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Jury Duty (Again)

I just thought I'd put the warning out that I have been summoned for Jury Duty next week, for a trial that could last a month.

Of course, I'm just as likely to be dismissed from the case. It's a lawsuit regarding BayerCropScience and an action they took which damaged the Arkansas Rice market a few years ago. Given my close friendship with several Arkansas Rice farmers and the fact that I have heard their side of the story and believe them, I won't exactly be impartial.

Then there's the other issue I have with this case. If you're like Ann Hibbard and have never been summoned for jury duty, you haven't seen the 'Preliminary Juror Questionnaire." A letter comes along with a form, and you are told to return the form, filled out completely, or go to jail. The questions are basic: name, address, employer, whether or not you have criminal charges pending. (I thought about listing "Criminal charge for failing to return Juror Questionnaire Pending")

Where this system then turns intrusive is this: your questionnaire is then provided to the parties in the case. That's right, your name, address, employment situation are all provided to the parties involved. That means that if you're a juror on a murder trial, the (alleged) murderer has your home address.

In this case, it means that one party or the other has begun digging into the background on the people in the jury pool. How do I know?

Blog stats. About a week after the juror questionnaire was mailed in, my blogs started being visited by "JurySync, LLC" which is a company that provides consulting services that "Connect lawyers with Jurors." They were featured at a convention focused on defending mega-corporations from lawsuits as helpful in guiding jury research.

Their IP address has been a consistent hit on my blog, the church's website, and my family's blog, about every week since that day.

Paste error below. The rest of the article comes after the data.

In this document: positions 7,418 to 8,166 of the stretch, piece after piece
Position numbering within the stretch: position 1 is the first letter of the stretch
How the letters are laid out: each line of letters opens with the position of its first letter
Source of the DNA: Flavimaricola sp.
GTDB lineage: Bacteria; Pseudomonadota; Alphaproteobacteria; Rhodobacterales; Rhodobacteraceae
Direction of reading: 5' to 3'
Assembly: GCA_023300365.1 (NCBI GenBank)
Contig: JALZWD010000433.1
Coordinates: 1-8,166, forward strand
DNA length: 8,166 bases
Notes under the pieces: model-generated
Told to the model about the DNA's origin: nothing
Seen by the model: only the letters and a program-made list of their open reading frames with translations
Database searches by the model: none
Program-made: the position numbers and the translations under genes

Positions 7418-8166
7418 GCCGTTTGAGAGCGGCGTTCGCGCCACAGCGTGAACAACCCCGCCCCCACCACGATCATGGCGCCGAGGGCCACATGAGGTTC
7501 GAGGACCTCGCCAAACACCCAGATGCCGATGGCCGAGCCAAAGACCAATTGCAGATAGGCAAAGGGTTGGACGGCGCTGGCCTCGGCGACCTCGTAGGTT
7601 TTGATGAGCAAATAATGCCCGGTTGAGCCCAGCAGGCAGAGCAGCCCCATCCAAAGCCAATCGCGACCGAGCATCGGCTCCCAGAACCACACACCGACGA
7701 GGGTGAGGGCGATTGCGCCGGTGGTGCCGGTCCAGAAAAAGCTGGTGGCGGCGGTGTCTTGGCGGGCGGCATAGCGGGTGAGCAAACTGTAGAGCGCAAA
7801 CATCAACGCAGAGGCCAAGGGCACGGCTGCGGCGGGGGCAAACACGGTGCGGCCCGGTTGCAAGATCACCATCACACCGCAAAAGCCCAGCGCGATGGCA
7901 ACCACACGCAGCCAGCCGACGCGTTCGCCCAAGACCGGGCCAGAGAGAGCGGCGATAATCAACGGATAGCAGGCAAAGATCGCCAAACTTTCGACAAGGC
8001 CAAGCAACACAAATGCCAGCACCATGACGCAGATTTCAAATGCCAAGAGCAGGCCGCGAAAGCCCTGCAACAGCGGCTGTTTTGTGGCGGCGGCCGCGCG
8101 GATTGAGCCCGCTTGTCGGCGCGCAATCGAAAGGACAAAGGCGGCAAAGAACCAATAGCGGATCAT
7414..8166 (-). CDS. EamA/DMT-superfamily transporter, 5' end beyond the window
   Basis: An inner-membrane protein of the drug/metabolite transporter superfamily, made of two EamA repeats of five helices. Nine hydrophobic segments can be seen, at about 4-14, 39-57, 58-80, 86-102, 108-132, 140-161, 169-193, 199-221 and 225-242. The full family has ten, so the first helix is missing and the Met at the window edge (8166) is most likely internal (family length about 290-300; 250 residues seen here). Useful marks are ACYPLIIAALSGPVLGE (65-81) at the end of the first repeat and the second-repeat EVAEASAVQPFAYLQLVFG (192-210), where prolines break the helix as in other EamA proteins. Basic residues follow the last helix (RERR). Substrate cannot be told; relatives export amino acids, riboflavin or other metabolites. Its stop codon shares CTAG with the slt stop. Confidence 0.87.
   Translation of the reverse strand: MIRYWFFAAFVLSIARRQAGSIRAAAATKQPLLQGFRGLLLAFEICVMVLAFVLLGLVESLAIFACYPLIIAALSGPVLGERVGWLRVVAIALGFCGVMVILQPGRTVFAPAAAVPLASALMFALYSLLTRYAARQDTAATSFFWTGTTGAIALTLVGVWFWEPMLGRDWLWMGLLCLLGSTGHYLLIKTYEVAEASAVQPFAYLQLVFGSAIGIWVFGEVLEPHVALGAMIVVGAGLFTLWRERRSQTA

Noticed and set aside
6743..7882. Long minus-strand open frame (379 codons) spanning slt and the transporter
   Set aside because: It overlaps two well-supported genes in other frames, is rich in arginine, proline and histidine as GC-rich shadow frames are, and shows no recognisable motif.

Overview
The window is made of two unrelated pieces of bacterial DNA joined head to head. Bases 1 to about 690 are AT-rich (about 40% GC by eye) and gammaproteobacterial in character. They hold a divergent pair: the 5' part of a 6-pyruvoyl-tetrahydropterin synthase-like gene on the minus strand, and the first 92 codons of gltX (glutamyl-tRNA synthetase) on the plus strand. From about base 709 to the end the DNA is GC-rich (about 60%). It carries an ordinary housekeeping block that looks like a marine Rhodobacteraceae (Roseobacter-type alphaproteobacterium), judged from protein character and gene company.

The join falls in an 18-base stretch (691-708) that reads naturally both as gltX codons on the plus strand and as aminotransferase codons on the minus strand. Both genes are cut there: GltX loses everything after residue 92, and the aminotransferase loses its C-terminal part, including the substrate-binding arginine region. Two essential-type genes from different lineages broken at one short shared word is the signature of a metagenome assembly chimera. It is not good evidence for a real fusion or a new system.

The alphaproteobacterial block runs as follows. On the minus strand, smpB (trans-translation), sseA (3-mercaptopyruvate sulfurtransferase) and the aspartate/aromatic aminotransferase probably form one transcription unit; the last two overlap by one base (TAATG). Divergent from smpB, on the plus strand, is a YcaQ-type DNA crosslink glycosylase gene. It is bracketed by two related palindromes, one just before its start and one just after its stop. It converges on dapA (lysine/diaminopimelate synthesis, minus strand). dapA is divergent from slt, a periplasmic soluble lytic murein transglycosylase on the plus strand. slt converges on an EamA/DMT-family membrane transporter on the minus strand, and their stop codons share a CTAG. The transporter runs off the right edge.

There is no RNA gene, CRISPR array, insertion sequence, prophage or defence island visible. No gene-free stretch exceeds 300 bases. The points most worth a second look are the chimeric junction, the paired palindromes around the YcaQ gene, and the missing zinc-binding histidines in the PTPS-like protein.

This makes me uncomfortable. Not that they have developed my public information---if I really minded that, I shouldn't have a blog. Rather, it bothers me that our legal system encourages this type of behavior.

Let's just run it down as a list of how our jury trial system works:

1. An American citizen registers to exercise a fundamental right: voting.

2. That registration is used to populate the 'potential jurors' list.

3. When that citizen's name is pulled from the list, they are then told, under threat of force, that they have to submit personal information to the court.

4. The court system turns this coerced information over to all sides in the court case. This includes criminals and major corporations that are at risk of losing millions of dollars, based on the citizen's decision making.

5. The sides of the case with the information then begin to investigate the citizen.

6. Again, under threat of force, the citizen is then mandated to appear in court, answer more questions publicly about his/her personal feelings and beliefs.

7. Unless the citizen works for a company that can spare them, their work and life are in the balance pending how long the case takes.

8. Oh, and the judge won't allow the jurors to have their cell phones, even though criminal defendants have sat in court and used theirs during case breaks.

In all, while the jury system is necessary, somehow this doesn't work out as quite fair, does it?